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Loop-mediated isothermal amplification (LAMP) for rapid detection and quantification of Dehalococcoides biomarker genes in commercial reductive dechlorinating cultures KB-1 and SDC-9
, R.D. Stedtfeld, R.J. Steffan, S.A. Hashsham, A.M. Cupples
Published in American Society for Microbiology
PMID: 26746711
Volume: 82
Issue: 6
Pages: 1799 - 1806
Real-time quantitative PCR (qPCR) protocols specific to the reductive dehalogenase (RDase) genes vcrA, bvcA, and tceA are commonly used to quantify Dehalococcoides spp. in groundwater from chlorinated solvent-contaminated sites. In this study, loopmediated isothermal amplification (LAMP) was developed as an alternative approach for the quantification of these genes. LAMP does not require a real-time thermal cycler (i.e., amplification is isothermal), allowing the method to be performed using less-expensive and potentially field-deployable detection devices. Six LAMP primers were designed for each of three RDase genes (vcrA, bvcA, and tceA) using Primer Explorer V4. The LAMP assays were compared to conventional qPCR approaches using plasmid standards, two commercially available bioaugmentation cultures, KB-1 and SDC-9 (both contain Dehalococcoides species). DNA was extracted over a growth cycle from KB-1 and SDC-9 cultures amended with trichloroethene and vinyl chloride, respectively. All three genes were quantified for KB-1, whereas only vcrA was quantified for SDC-9. A comparison of LAMP and qPCR using standard plasmids indicated that quantification results were similar over a large range of gene concentrations. In addition, the quantitative increase in gene concentrations over one growth cycle of KB-1 and SDC-9 using LAMP was comparable to that of qPCR. The developed LAMP assays for vcrA and tceA genes were validated by comparing quantification on the Gene-Z handheld platform and a real-time thermal cycler using DNA isolated from eight groundwater samples obtained from an SDC-9-bioaugmented site (Tulsa, OK). These assays will be particularly useful at sites subject to bioaugmentation with these two commonly used Dehalococcoides species-containing cultures. © 2016, American Society for Microbiology. All Rights Reserved.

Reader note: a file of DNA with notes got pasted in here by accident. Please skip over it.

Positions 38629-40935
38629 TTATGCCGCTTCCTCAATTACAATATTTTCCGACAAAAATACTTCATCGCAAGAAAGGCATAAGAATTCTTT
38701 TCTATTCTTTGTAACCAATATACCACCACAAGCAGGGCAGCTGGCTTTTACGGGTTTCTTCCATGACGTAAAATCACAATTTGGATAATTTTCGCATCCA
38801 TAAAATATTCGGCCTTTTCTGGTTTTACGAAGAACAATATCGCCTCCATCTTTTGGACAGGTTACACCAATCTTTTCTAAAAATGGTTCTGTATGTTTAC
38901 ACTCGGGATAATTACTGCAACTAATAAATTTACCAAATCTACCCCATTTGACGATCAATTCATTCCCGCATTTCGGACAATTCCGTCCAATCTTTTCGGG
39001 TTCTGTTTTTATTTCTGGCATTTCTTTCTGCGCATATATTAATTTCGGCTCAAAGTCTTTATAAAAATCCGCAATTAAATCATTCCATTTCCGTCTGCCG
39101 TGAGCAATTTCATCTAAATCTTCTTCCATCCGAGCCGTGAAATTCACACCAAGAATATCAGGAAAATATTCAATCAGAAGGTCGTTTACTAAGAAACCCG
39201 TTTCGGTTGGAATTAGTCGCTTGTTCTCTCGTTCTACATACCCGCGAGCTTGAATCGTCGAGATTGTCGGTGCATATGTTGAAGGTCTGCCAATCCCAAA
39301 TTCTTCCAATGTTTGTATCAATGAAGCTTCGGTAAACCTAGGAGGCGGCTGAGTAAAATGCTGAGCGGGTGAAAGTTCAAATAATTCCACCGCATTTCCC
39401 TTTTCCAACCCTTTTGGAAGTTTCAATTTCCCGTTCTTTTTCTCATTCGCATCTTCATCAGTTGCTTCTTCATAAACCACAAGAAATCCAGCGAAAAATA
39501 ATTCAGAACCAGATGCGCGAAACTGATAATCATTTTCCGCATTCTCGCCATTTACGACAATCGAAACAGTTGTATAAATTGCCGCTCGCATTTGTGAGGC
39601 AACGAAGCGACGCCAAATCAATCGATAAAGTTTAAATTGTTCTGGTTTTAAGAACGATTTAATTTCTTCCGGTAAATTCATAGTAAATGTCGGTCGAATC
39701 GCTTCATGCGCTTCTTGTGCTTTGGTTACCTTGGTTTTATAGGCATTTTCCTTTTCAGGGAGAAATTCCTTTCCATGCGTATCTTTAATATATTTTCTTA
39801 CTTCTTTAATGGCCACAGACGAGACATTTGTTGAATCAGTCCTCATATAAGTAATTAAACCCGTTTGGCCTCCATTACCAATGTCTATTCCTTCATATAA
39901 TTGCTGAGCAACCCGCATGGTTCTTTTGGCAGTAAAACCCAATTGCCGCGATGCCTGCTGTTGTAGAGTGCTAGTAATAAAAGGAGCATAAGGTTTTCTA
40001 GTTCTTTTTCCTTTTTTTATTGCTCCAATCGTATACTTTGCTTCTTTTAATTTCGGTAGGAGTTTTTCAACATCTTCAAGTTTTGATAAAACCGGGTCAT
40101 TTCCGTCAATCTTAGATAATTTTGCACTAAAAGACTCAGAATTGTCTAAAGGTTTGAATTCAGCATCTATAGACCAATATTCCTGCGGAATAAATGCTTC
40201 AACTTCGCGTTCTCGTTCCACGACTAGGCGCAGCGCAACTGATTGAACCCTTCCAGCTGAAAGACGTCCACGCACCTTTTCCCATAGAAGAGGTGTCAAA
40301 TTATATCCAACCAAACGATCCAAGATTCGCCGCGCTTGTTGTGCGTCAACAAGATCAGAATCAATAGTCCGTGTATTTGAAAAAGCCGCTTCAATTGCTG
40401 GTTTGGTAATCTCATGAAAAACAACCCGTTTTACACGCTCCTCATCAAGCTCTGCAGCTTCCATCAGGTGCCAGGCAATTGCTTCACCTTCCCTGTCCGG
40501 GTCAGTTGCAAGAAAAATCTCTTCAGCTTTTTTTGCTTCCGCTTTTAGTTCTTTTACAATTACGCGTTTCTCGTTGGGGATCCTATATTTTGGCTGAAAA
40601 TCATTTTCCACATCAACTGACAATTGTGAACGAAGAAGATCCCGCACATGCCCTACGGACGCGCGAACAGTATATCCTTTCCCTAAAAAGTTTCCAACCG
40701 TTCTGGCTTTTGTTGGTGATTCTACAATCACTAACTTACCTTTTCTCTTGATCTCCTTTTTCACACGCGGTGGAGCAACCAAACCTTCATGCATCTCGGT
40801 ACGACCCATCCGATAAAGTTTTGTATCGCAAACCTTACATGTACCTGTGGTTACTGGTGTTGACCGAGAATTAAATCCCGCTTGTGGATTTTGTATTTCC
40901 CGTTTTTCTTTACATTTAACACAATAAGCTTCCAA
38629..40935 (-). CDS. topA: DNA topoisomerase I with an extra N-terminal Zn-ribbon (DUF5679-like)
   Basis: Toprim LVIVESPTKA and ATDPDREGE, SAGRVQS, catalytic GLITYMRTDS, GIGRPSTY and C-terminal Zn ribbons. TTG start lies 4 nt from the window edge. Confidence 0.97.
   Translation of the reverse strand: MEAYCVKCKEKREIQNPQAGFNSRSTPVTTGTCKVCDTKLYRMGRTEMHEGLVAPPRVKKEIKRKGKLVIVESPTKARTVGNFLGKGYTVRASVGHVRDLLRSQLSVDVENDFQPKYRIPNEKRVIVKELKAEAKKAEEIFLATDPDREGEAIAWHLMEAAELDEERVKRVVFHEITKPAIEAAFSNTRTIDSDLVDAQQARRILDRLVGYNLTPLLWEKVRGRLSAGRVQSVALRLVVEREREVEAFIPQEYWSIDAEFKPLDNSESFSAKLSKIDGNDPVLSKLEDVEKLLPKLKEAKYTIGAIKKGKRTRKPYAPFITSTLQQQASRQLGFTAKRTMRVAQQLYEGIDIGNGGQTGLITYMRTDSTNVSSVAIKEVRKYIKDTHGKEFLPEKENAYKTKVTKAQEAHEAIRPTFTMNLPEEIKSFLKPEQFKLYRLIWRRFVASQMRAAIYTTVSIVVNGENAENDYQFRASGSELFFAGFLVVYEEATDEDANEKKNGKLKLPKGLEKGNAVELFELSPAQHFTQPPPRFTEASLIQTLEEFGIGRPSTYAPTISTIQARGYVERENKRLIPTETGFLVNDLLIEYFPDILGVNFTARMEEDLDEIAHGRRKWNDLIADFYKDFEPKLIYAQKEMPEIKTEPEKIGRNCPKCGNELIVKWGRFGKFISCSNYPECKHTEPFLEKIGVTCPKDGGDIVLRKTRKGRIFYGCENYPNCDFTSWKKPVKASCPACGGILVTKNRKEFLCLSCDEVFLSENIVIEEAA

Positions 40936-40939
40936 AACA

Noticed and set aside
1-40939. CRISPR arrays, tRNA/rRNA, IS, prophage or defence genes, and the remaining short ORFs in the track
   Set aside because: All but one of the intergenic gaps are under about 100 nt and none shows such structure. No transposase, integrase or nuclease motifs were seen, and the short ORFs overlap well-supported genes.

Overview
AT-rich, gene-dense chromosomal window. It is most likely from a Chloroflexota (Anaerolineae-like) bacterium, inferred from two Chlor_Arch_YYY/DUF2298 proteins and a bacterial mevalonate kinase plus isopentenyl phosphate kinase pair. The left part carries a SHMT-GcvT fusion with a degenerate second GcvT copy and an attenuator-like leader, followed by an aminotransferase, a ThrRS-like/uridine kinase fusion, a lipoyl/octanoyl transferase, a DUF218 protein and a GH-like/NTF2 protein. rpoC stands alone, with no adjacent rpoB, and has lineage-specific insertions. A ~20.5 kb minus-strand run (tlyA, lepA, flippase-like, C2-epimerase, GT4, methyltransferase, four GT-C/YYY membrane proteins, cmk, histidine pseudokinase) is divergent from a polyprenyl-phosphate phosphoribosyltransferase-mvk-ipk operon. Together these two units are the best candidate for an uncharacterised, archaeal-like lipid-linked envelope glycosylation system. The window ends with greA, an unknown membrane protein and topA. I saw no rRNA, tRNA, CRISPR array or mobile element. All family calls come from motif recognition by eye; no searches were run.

About the journal
JournalApplied and Environmental Microbiology
PublisherAmerican Society for Microbiology